What is true for a lot of African American men is theres a greater presumption of dangerousness that arises from the social and cultural perceptions that have been fed to folks for a long time, Obama responded. “But black folks and Latino folks also carry some assumptions. You may see a police officer whos doing everything right, and you already assumed the worst rather than the best in him, and we have to guard against that as well.
“What can we do?”. “How can we change this?” and “What do you think?” were some of the more common suffixes used to close each question. No one got a pragmatic answer.
The fact that President Barack Hussein Obama was speaking about the polarizing issues of racism, police brutality and gun violence in America made the affair imbued with political energy and hampered by that very politicization.
Texas Lieutenant Governor Dan Patrick took the opportunity to grandstand and make the issue about the safety of police officers during a time when the number of police killed in the line of duty are at a 40-year low. At one point he even uses young Cameron as a political prop as he stood next to him and quizzed Obama.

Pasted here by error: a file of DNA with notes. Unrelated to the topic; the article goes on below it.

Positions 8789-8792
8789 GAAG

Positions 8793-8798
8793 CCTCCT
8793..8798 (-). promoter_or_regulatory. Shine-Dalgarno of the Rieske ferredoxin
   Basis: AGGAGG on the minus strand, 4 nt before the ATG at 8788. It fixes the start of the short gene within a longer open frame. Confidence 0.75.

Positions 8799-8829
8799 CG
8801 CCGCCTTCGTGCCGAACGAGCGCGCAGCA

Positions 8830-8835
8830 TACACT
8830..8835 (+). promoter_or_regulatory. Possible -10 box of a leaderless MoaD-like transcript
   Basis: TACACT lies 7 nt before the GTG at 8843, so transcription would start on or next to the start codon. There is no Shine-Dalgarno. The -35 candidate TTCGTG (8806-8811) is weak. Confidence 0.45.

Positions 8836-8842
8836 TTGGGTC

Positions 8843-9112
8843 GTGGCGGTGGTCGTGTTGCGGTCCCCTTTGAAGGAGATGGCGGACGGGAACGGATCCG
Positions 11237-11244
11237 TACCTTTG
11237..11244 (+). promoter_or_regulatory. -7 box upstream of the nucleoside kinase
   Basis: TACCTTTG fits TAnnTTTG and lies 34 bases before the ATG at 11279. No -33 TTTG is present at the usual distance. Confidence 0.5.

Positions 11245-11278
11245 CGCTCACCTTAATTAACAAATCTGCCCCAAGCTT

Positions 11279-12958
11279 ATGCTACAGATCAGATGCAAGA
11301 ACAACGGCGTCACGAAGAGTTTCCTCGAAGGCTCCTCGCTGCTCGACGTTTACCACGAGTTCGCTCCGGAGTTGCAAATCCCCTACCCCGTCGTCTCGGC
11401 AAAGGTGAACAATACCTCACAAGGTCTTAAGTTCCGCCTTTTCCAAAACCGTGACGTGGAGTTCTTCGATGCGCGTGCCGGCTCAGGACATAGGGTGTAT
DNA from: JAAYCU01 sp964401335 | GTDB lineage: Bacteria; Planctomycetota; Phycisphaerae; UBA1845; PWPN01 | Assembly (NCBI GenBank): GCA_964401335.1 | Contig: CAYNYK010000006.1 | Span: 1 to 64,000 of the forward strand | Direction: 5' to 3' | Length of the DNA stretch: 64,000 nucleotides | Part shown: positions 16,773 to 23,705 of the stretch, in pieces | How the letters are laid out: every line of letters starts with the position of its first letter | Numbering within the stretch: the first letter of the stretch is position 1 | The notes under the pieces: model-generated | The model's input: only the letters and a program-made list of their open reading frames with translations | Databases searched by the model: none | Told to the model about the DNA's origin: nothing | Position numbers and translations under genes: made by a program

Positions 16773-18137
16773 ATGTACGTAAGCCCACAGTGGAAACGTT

“I’m concerned that police officers across the country, they know you support law enforcement of course, but do they really in their heart feel like you’re doing everything you can to protect their lives?” asked Patrick. “Yesterday you had meetings at the White House and afterwards you said that the tension between the police and between black America is only gonna get worse.”
Patrick’s admonishing tone basically questioned the President of the United States’ dedication and commitment to making sure law and order is maintained. Afterwards, it was learned that only a small portion of the exchange was televised. Obama responded tactfully but firmly.
“I have been unequivocal in condemning any rhetoric directed at police officers,” Obama replied. “So I think, lieutenant governor, you’d have to find … any message that did not include a very strong support for law enforcement in all my utterances dating back to Ferguson because I rely on law enforcement to protect me and my family, just like everybody else does.”